UN SDG #12 Responsible Consumption and Production UN SDG #12
UN SDG #15 Life on Land UN SDG #15

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Bioengineered Wildlife Products

The illegal wildlife trade is the largest black market after drugs, arms and human trafficking, valued at $20 billion a year. Rhinos are among the hardest hit, with a record 1,214 slaughtered in South Africa in 2014, mainly to be sold in illegal markets in East Asia, where Rhino horns are believed to cure illness.

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Bioengineered Wildlife Products

The illegal wildlife trade is the largest black market after drugs, arms and human trafficking, valued at $20 billion a year. Rhinos are among the hardest hit, with a record 1,214 slaughtered in South Africa in 2014, mainly to be sold in illegal markets in East Asia, where Rhino horns are believed to cure illness.
100K
people impacted
$228.6B
potential funding
the problem
Nature and Context

The illegal wildlife trade is the largest black market after drugs, arms and human trafficking, valued at $20 billion a year. Rhinos are among the hardest hit, with a record 1,214 slaughtered in South Africa in 2014, mainly to be sold in illegal markets in East Asia, where Rhino horns are believed to cure illness. A number of organizations have been working to reduce poaching by deterring poachers, but a Seattle-based biotech startup Pembient has a radically different approach. “The idea is to “bio-fabricate” rhino horns out of keratin – the same material that fingernails and hair are made of – using 3D printing,” says Pembient’s CEO and co-founder Matthew Markus, explaining that the horns would be identical to the real thing on a “macroscopic, microscopic and molecular level.” Markus believes that by flooding the market with synthetic horns that are priced at about one-eighth of the reported $60,000 per kilogram that a biological horn commands, prices will fall, curbing the economic incentive for poachers, and helping to protect rhinos. “We surveyed users of rhino horn and found that 45% of them would accept using rhino horn made from a lab. In comparison, only 15% said they would use water buffalo horn, the official substitute for rhino horn,” he adds. The approach is certainly controversial. Wildlife activists say that when China flooded the market with 73 tons of ivory in 2008, it fueled the current elephant poaching crises, and that China’s legal tiger farms have stoked demand for wild tiger parts. The International Rhino Foundation and Save The Rhino International both say that “more than 90% of rhino horns in circulation are fake (mostly carved from buffalo horn or wood), but poaching rates continue to rise.”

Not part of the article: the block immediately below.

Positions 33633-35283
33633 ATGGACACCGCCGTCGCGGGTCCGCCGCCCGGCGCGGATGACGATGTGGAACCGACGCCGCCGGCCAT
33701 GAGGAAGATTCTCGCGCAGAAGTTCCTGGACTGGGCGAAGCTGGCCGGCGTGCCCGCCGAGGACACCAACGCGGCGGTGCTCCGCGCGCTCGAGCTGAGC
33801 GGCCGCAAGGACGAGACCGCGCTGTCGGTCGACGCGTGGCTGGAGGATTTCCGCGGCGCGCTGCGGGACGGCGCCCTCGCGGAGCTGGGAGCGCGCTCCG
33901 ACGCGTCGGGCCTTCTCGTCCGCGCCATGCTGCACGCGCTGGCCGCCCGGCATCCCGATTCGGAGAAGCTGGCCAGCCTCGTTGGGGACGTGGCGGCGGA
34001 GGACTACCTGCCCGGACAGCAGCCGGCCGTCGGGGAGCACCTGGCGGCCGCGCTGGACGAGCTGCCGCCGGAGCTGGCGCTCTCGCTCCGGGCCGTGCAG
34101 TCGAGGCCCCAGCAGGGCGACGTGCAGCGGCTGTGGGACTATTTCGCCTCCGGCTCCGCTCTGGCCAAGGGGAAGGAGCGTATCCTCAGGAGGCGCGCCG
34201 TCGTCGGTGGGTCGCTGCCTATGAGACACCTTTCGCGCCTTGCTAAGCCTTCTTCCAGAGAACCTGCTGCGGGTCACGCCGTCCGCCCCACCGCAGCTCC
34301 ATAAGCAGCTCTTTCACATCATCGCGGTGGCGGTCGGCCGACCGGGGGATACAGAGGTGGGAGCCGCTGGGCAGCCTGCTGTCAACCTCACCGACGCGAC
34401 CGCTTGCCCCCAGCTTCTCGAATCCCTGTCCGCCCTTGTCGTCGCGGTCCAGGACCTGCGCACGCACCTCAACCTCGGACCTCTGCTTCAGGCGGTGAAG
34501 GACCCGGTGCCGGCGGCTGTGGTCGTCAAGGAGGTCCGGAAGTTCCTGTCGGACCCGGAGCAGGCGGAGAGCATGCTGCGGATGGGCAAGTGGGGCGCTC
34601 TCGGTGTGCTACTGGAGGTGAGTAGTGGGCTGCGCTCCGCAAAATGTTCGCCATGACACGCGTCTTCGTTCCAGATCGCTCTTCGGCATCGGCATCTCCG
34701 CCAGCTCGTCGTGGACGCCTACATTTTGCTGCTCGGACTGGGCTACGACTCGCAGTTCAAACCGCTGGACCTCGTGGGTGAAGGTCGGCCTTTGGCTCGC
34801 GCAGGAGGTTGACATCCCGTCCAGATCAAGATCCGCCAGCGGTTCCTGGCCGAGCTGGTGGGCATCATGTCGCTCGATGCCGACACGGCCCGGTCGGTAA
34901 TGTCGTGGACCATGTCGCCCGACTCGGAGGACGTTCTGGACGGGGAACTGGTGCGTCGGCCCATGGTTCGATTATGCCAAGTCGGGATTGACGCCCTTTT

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Ideas Description

A Seattle-based biotech startup Pembient hascome up with a way to preserve Rhino's in the wild. “The idea is to “bio-fabricate” rhino horns out of keratin – the same material that fingernails and hair are made of – using 3D printing,” says Pembient’s CEO and co-founder Matthew Markus, explaining that the horns would be identical to the real thing on a “macroscopic, microscopic and molecular level.”

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